My favorite, however, is the lengua (tongue). Slow cooked and braised until each bite is melt-in-your-mouth tender, I was in awe the first time I tried the lengua here. It was among the best preparation of lengua I’d ever had. It takes all of my willpower not to pick out each bit of lengua to eat on its own, no tortilla, no toppings, nothing. But, I must resist, because nestled in the corn tortilla and slathered with cilantro, lime, and salsa roja, the lengua taco becomes something absolutely magical.

Another trio of tacos, this time with cantaloupe agua fresca

Another trio of tacos, this time with cantaloupe agua fresca

Martin will splurge his daily caloric intake on the medio litro (half liter) of “Mexican coke” — Coca Cola produced with cane sugar and not a drop of high fructose corn syrup. Some people can’t taste the difference but we have a strong preference for the legit stuff. Meanwhile, I’ll be happily slurping down one of the many agua fresca options. Fresh cantaloupe juice and watermelon juice abound in the summertime, while horchata is a favorite that’s served year-round. Go for the large… it’s so good, you’ll still want more!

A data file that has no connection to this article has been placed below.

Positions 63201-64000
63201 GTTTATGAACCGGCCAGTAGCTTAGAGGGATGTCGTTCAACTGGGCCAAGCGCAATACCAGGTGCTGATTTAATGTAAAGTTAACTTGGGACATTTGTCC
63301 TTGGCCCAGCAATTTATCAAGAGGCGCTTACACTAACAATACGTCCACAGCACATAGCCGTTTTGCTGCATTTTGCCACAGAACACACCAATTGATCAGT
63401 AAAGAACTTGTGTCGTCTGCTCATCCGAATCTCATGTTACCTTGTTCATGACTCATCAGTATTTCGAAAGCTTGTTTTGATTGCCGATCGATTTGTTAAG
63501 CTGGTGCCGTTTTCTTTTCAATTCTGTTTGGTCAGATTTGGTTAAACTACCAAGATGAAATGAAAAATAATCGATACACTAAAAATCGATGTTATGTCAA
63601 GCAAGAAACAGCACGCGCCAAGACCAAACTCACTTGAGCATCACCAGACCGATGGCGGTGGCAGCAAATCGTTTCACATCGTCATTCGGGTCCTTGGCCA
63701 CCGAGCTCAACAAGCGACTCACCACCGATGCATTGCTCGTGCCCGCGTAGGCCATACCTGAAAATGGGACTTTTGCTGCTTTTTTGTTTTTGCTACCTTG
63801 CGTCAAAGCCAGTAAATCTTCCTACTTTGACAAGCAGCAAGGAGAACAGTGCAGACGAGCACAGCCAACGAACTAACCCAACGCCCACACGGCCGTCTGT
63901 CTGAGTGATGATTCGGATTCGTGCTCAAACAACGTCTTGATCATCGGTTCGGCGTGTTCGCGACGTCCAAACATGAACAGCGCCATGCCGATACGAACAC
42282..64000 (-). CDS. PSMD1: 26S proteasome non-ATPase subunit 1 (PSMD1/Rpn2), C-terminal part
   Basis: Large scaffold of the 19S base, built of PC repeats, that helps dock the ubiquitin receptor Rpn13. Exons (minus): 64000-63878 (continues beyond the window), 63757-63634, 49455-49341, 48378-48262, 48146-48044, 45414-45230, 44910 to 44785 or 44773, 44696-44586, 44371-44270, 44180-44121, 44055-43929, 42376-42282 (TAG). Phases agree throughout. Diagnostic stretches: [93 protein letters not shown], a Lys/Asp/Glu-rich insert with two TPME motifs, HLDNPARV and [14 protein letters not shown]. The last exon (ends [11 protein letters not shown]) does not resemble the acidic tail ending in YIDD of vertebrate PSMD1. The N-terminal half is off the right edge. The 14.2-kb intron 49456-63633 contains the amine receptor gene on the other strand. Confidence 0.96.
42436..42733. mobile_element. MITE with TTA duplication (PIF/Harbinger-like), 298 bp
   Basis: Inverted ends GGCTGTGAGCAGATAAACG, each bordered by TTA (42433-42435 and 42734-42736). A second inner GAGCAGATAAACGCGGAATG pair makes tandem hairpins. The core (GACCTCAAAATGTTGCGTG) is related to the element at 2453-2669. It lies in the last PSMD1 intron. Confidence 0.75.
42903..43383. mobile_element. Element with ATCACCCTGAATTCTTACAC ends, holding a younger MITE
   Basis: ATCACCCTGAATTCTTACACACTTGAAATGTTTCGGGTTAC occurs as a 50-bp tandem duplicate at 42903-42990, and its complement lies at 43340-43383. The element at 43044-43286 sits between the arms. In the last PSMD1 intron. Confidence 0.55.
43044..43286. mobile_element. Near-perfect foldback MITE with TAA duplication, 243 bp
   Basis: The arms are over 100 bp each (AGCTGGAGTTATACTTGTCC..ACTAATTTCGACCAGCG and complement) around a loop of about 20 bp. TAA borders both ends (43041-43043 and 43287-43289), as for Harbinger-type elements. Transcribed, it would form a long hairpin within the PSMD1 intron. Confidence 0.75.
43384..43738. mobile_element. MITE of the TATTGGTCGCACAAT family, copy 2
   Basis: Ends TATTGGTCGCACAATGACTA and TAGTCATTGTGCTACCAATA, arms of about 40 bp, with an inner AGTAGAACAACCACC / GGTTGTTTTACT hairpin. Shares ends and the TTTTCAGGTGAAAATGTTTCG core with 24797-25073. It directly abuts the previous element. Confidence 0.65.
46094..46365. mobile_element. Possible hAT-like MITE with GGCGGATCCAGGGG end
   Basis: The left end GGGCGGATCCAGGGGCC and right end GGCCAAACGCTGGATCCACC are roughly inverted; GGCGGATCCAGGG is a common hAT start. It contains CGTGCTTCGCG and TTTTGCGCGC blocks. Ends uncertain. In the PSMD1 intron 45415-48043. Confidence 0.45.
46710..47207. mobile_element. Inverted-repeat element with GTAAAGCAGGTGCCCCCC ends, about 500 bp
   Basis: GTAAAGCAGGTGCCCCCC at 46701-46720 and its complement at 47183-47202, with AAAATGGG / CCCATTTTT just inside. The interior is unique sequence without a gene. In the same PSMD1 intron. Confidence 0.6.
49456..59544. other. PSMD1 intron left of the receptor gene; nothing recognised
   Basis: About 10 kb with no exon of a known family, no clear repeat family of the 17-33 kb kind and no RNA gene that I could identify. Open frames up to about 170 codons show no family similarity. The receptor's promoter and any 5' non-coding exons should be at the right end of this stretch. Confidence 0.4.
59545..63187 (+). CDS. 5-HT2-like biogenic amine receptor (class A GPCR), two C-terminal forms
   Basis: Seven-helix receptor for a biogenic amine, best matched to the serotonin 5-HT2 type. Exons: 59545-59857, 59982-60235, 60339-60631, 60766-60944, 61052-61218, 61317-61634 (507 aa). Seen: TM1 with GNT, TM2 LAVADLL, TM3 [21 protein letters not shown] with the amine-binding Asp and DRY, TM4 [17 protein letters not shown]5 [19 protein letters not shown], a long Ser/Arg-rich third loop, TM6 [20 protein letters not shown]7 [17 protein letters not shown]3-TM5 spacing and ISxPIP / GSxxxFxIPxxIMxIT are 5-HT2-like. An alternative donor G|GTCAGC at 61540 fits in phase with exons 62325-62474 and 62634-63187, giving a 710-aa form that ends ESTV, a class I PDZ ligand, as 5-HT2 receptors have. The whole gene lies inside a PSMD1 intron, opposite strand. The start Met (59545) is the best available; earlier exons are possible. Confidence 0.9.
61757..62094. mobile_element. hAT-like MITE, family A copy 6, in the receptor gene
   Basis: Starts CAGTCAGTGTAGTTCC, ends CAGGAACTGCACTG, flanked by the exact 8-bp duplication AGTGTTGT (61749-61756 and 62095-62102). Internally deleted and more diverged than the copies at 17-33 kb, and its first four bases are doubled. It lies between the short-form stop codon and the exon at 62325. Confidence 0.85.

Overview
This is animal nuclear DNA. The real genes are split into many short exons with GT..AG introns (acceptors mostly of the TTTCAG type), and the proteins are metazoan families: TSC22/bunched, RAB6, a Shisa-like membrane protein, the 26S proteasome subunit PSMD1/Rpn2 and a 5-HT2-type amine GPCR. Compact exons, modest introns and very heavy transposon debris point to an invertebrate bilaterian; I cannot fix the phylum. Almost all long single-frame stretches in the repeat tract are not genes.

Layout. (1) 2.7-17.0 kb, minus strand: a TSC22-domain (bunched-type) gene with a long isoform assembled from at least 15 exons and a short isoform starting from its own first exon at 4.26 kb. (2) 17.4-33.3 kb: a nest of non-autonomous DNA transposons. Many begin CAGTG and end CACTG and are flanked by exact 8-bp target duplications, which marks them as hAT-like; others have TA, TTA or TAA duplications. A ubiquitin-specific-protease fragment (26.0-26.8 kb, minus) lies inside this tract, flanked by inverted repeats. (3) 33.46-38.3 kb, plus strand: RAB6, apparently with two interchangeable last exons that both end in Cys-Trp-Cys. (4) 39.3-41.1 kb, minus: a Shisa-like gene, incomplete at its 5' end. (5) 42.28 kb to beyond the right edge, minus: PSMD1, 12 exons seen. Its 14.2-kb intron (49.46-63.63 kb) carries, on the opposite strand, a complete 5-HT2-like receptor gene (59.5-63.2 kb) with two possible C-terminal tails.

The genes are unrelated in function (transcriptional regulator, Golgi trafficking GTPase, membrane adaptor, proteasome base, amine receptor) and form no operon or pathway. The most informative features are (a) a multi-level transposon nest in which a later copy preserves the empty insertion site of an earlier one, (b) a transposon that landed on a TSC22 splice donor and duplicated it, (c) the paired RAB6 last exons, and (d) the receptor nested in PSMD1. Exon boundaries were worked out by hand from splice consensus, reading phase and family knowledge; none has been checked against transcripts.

If you’re in the mood for Mexican, I recommend swinging by Tacomiendo. Some people say it doesn’t have the right ambiance for a date night (what with the plastic tablecloths and all), but I’d say it’s the perfect place for an adventurous, food-loving date to uncover a new hole-in-the-wall. Just remember to bring cash (they accept credit cards but I think it’s a $10 minimum and since the food is so cheap, you may not quite reach it!).

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Check out Tacomiendo: tacomiendo.net

4502 Inglewood Blvd
Culver City, CA 90230

See their Yelp reviews here!

La Petite Creperie – Mar Vista, CA

Food Adventures, Los Angeles

One of our favorite Sunday morning routines is to head over to the Mar Vista Farmer’s Market (some weekends we’ll even walk!) and enjoy a leisurely brunch at a local neighborhood hot spot – La Petite Crêperie. A quaint hole-in-the-wall, La Petite Crêperie is decked out in old French country-style wooden decor with cute dish towels for napkins and adorable mini Le Creuset type dutch ovens that have been purposed as sugar bowls. The all-French staff are quick to bid “Bonjour!” and show us to a cozy corner table.

La Petite Creperie - Champignons, Fromage Galette

La Petite Creperie – Champignons & Fromage Galette

First things first, Martin and I both love having iced coffee at brunch. They do not have chilled coffee here but if you ask nicely, they will be happy to fix up a strong Americano and serve that over ice along with milk in a cute little ceramic creamer.

Iced Americano

Iced Americano